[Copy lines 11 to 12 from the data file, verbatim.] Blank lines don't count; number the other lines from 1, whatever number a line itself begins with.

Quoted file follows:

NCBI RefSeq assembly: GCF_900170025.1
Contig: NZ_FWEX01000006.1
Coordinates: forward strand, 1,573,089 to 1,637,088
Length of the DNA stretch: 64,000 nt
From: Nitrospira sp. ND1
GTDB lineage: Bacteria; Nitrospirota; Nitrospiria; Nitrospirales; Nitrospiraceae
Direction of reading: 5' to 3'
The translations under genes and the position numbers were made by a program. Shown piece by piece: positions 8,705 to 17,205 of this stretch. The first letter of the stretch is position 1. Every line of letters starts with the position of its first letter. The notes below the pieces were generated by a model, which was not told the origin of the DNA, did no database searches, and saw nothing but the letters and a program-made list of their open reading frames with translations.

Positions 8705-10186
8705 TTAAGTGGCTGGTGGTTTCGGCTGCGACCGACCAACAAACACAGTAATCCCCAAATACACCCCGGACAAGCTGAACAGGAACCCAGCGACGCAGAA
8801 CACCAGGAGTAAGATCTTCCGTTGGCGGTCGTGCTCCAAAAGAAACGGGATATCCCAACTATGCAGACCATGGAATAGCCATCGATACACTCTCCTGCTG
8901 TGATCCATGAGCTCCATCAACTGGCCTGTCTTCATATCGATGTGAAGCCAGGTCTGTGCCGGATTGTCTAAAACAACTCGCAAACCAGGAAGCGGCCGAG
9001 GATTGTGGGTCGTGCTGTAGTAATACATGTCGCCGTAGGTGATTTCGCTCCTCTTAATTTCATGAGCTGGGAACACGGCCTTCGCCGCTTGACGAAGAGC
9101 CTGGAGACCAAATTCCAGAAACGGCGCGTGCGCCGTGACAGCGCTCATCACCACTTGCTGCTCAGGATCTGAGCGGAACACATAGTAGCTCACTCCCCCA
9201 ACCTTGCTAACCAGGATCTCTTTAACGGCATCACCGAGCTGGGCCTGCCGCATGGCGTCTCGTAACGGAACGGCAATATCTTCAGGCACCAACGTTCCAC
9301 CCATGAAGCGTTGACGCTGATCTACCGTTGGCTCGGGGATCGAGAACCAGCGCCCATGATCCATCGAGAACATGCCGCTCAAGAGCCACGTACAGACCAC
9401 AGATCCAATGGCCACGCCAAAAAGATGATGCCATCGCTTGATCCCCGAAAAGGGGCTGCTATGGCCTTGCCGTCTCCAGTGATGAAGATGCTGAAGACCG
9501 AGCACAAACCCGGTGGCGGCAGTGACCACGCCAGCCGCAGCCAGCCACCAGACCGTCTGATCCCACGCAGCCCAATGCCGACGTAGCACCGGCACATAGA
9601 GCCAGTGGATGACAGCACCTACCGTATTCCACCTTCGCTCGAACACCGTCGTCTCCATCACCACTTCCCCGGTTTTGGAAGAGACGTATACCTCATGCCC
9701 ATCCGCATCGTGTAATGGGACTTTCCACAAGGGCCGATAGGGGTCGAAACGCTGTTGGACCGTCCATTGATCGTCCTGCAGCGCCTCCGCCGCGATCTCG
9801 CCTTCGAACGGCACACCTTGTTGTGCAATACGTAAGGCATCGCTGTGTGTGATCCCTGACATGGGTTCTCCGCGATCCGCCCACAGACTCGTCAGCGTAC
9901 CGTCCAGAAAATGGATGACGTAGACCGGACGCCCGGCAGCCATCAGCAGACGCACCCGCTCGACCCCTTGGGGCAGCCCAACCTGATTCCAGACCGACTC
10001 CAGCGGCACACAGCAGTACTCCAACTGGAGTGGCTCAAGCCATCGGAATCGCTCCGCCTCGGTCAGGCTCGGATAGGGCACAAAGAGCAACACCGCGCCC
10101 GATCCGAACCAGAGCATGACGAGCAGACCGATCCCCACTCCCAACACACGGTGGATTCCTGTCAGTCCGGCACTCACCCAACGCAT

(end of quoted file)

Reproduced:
8801 CACCAGGAGTAAGATCTTCCGTTGGCGGTCGTGCTCCAAAAGAAACGGGATATCCCAACTATGCAGACCATGGAATAGCCATCGATACACTCTCCTGCTG
8901 TGATCCATGAGCTCCATCAACTGGCCTGTCTTCATATCGATGTGAAGCCAGGTCTGTGCCGGATTGTCTAAAACAACTCGCAAACCAGGAAGCGGCCGAG